Across the world, reparations have been employed to address a wide range of human rights injustices. Last year, New Zealand made reparations to the Ngāti Maru, one of its Indigenous peoples. After World War II, Germany started the work of societal healing and also paid more than 80 billion euros to survivors of the Holocaust. In South Africa, a truth and reconciliation commission spearheaded by Desmond Tutu and Nelson Mandela is praised for the public airing of the harms apartheid inflicted on Black South Africans. However, accountability and redress fell short: reparations payments were minimal, and no perpetrators were prosecuted, while some received amnesty.
In the US, momentum for reparations is building as the nation grapples with a history of policies that created and sustained racial inequity. Currently, reparations and racial repair activities are happening across all 50 states. In 2021, Evanston, Illinois, became the first city in the US to create a reparations plan for its Black residents in the form of housing grants targeting some of the population affected by housing discrimination. A consortium of more than 90 universities across the United States, United Kingdom and Canada are investigating their own institutions’ ties to slavery and the legacies of racism in their histories.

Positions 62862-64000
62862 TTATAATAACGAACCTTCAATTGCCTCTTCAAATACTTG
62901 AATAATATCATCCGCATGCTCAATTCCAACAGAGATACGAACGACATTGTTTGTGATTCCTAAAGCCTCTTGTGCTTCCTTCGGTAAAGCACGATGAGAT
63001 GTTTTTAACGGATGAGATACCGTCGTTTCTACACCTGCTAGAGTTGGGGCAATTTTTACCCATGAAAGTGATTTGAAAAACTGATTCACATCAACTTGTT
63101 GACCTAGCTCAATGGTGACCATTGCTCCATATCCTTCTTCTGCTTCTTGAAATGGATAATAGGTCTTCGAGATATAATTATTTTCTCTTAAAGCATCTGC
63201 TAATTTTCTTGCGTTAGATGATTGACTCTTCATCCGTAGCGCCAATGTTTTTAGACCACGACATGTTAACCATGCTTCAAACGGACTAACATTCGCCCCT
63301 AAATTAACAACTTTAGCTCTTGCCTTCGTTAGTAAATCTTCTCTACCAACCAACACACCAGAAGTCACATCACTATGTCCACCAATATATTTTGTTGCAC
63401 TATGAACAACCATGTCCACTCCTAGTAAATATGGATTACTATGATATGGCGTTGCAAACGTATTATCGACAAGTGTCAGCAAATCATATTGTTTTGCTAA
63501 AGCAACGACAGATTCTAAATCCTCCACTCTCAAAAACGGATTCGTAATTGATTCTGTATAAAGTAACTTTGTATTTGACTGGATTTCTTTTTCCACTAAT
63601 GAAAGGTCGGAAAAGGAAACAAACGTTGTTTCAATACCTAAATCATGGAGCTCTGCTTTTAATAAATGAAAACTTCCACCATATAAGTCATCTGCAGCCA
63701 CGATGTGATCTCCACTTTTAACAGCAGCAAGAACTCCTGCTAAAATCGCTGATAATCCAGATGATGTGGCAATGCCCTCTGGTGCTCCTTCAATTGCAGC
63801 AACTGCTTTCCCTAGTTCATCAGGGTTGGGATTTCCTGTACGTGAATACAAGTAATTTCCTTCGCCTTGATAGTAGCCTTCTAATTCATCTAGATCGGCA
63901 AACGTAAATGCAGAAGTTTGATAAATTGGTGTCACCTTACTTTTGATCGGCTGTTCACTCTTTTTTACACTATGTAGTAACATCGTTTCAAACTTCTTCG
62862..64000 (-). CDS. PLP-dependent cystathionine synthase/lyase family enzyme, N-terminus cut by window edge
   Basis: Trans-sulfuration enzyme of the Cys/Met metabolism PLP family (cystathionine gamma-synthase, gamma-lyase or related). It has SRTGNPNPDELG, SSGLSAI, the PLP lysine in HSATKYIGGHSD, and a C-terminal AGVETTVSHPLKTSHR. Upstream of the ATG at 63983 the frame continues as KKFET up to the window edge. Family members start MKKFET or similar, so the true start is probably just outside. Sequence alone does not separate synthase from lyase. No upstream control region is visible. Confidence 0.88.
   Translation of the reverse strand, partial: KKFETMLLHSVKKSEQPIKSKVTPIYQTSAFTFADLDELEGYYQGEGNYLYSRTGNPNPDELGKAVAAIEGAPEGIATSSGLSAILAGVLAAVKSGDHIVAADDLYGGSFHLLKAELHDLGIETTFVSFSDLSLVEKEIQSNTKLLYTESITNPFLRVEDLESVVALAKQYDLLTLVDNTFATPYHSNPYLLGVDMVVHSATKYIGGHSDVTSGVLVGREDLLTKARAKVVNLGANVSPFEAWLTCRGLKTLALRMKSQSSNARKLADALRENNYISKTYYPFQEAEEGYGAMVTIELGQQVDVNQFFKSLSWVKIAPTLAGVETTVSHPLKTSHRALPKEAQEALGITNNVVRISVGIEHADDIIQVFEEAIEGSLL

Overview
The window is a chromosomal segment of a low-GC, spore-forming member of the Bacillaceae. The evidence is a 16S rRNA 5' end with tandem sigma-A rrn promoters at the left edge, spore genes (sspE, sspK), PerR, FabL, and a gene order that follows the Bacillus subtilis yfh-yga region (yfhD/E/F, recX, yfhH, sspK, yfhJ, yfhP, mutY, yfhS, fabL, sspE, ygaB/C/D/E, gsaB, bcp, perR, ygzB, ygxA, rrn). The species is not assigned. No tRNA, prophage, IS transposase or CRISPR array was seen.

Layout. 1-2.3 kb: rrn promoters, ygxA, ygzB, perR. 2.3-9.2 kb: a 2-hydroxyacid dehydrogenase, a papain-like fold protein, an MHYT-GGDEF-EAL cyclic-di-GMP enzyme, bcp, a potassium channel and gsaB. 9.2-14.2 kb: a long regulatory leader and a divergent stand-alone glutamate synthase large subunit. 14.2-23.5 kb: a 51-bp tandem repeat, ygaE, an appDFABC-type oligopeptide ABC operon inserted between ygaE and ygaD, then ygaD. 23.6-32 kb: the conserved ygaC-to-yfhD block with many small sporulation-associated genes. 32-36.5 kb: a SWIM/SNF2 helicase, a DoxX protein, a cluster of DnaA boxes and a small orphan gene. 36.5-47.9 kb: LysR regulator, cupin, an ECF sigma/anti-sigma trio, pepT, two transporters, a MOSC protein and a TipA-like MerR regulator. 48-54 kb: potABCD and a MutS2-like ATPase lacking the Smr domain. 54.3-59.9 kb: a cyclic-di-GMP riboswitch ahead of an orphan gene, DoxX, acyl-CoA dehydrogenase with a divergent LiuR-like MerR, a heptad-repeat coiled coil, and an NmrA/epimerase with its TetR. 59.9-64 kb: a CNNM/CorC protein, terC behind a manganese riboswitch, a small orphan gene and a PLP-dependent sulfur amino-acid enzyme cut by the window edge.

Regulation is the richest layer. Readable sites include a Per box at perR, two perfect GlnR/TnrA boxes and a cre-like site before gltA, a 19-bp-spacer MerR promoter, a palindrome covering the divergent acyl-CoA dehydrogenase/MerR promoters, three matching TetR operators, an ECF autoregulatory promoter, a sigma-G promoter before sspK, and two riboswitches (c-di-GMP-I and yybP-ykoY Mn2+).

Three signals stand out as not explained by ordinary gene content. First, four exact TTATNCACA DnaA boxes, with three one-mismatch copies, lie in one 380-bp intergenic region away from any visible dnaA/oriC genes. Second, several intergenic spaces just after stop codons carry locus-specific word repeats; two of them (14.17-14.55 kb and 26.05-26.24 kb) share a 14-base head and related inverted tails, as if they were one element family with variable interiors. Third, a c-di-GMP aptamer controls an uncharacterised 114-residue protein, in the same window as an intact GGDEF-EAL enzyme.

Many funders come to reparations from a desire to shrink the US racial wealth gap. If the current wealth of white US households remained stagnant, it would take Black families 228 years, more than 10 generations, to catch up.
As momentum grows, there is a massive opportunity for philanthropy to fund US organisations that see reparations for Black people and building a culture of racial repair as the missing pieces to a more equitable future for everyone. ‘This work aims to heal our past so that we can fully experience our thriving future,’ says Vanessa Masson, principal at Omidyar Network, who leads a new repair portfolio. ‘By cultivating the soil for repair, we can all benefit from the holistic range of remedies taking root.’